22. 802.11 - MAC frame format Types • control frames, management frames, data frames Sequence numbers • important against duplicated frames due to lost ACKs Addresses • receiver, transmitter (physical), BSS identifier, sender (logical) Miscellaneous • sending time, checksum, frame control, data bytes 2 2 6 6 6 2 6 0-2312 4 Frame Control Duration ID Address 1 Address 2 Address 3 Sequence Control Address 4 Data CRC version, type, fragmentation, security, ... detection of duplication

  23. MAC address format DS: Distribution System AP: Access Point DA: Destination Address SA: Source Address BSSID: Basic Service Set Identifier - infrastructure BSS : MAC address of the Access Point - ad hoc BSS (IBSS): random number RA: Receiver Address TA: Transmitter Address

  24. 802.11 - MAC management Synchronization • Purpose • for the physical layer (e.g., maintaining in sync the frequency hop sequence in the case of FHSS) • for power management • Principle: beacons with time stamps Power management • sleep-mode without missing a message • periodic sleep, frame buffering, traffic measurements Association/Reassociation • integration into a LAN • roaming, i.e. change networks by changing access points • scanning, i.e. active search for a network MIB - Management Information Base • managing, read, write

  25. Synchronization (infrastructure case) beacon interval B B B B access point busy busy busy busy medium t B value of the timestamp beacon frame • The access point transmits the (quasi) periodic beacon signal • The beacon contains a timestamp and other management information used for power management and roaming • All other wireless nodes adjust their local timers to the timestamp

  26. Synchronization (ad-hoc case) beacon interval B1 B1 station1 B2 B2 station2 busy busy busy busy medium t B value of the timestamp beacon frame random delay (back-off) • Each node maintains its own synchronization timer and starts the transmission of a beacon frame after the beacon interval • Contention  back-off mechanism  only 1 beacon wins • All other stations adjust their internal clock according to the received beacon and suppress their beacon for the current cycle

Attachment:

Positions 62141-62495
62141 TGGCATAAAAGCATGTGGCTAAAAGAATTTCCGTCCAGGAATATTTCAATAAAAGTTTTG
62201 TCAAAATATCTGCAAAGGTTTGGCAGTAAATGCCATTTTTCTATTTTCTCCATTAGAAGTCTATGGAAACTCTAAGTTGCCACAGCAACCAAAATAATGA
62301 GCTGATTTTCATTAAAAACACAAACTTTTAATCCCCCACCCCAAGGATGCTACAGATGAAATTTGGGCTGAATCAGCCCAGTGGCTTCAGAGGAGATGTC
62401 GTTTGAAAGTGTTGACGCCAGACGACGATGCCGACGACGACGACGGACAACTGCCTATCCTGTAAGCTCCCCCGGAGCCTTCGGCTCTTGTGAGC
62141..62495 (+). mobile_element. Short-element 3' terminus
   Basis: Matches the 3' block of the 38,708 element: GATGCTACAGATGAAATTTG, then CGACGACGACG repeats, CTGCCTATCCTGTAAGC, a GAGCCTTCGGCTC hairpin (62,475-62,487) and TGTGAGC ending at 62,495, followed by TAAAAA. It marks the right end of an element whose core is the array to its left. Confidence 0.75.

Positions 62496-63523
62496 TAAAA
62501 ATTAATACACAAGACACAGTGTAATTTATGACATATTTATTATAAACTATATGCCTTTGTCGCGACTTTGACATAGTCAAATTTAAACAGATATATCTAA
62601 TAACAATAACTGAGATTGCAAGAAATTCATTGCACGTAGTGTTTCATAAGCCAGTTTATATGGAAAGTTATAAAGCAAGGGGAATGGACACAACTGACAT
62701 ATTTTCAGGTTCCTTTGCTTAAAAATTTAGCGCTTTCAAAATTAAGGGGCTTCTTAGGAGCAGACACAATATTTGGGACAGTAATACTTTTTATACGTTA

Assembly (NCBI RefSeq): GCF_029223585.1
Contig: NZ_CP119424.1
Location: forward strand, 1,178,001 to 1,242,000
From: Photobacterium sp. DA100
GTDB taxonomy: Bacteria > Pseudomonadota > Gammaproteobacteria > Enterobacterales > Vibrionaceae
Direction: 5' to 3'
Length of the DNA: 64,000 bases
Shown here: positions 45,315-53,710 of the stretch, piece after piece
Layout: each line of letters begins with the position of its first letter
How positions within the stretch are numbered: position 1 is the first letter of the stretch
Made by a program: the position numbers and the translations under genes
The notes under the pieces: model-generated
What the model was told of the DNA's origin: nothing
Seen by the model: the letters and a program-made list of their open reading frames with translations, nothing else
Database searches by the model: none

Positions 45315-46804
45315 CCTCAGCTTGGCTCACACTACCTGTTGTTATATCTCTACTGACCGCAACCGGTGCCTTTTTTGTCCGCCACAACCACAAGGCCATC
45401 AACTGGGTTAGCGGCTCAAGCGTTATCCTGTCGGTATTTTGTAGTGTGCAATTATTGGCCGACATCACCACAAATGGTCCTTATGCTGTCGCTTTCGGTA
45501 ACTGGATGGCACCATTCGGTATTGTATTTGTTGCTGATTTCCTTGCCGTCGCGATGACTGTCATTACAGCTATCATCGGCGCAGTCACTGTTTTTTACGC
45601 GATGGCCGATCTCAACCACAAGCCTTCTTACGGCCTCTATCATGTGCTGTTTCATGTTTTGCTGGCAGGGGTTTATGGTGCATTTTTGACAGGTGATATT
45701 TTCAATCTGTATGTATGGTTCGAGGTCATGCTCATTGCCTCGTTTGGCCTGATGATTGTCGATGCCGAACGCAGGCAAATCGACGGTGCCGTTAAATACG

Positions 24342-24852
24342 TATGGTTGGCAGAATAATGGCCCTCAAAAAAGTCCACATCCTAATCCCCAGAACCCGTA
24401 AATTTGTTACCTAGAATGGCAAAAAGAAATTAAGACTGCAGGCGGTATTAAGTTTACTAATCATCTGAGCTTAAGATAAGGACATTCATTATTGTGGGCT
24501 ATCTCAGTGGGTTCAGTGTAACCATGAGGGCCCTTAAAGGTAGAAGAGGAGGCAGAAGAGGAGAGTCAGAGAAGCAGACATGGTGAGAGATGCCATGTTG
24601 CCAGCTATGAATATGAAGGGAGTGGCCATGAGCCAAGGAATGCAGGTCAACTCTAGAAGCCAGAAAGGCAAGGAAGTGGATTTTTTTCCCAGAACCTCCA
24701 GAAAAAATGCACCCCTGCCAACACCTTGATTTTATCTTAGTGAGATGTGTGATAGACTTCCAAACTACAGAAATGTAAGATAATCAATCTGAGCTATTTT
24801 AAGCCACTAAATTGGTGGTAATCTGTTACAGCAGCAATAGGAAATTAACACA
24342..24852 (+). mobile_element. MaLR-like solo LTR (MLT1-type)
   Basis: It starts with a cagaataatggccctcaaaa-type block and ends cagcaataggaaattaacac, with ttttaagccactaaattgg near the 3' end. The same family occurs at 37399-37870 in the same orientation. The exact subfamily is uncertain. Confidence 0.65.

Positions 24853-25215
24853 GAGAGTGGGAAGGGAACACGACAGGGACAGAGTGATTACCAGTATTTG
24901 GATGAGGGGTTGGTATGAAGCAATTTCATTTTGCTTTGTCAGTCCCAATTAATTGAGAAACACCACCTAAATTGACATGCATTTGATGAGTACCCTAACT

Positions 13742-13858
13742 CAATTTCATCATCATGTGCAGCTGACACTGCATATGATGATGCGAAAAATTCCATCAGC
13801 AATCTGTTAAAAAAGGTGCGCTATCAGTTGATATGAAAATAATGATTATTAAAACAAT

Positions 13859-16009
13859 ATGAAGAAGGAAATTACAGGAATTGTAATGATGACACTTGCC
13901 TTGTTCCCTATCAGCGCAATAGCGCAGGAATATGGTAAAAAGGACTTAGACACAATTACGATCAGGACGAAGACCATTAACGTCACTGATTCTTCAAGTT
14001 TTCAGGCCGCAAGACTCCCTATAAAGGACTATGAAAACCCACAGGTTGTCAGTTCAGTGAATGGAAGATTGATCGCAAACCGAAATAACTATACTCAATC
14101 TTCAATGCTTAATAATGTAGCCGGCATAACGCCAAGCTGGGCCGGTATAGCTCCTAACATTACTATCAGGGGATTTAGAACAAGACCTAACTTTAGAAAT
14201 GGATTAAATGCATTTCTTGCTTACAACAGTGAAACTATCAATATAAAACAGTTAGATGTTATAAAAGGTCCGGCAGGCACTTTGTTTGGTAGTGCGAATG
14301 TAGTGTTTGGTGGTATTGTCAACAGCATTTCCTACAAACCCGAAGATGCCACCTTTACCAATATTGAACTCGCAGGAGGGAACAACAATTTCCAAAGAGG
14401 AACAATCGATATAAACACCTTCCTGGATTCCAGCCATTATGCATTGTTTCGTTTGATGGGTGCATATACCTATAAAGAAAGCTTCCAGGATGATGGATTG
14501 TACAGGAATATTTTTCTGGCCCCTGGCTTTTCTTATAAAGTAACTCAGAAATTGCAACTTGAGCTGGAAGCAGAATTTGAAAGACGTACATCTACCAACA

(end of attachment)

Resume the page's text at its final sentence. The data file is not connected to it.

27. Power management Idea: switch the transceiver off if not needed States of a station: sleep and awake Timing Synchronization Function (TSF) • stations wake up at the same time Infrastructure case • Traffic Indication Map (TIM) • list of unicast receivers transmitted by AP • Delivery Traffic Indication Map (DTIM) • list of broadcast/multicast receivers transmitted by AP Ad-hoc case • Ad-hoc Traffic Indication Map (ATIM) • announcement of receivers by stations buffering frames • more complicated - no central AP • collision of ATIMs possible (scalability?)

  28. T D awake TIM DTIM data transmission to/from the station B d broadcast/multicast Power saving (infrastructure case) Here the access point announcesdata addressed to the station TIM interval DTIM interval D B T T d D B access point busy busy busy busy medium p d station t p Power Saving poll: I am awake, please send the data

  29. A transmit ATIM Power saving (ad-hoc case) ATIM window beacon interval B1 A D B1 station1 B2 B2 a d station2 t B D beacon frame random delay transmit data a d awake acknowledge ATIM acknowledge data • ATIM: Ad hoc Traffic Indication Map (a station announces the list of buffered frames) • Potential problem: scalability (high number of collisions)

  30. 802.11 - Roaming No or bad connection? Then perform: Scanning • scan the environment, i.e., listen into the medium for beacon signals or send probes into the medium and wait for an answer Reassociation Request • station sends a request to one or several AP(s) Reassociation Response • success: AP has answered, station can now participate • failure: continue scanning AP accepts Reassociation Request • signal the new station to the distribution system • the distribution system updates its data base (i.e., location information) • typically, the distribution system now informs the old AP so it can release resources

  31. Security of 802.11 • WEP: Wired Equivalent Privacy • Objectives: • Confidentiality • Access control • Data integrity k k M Integritychecksum RC4 IV RC4 IV C(M) P = M C(M) P = M C(M) Note: several security weaknesses have been identified and WEP should not be used anymore.

  32. The new solution for 802.11 security: standard 802.1x Encapsulated EAP, Typically on RADIUS EAPOL(over Ethernet or 802.11) Authenticator Authentication Server Supplicant • EAP: Extensible Authentication Protocol (RFC 2284, 1998) • EAPOL: EAP over LAN • RADIUS: Remote authentication dial in user service (RFC 2138, 1997) • Features: • - Supports a wide range of authentication schemes, thanks to the usage of EAP • One-way authentication • Optional encryption and data integrity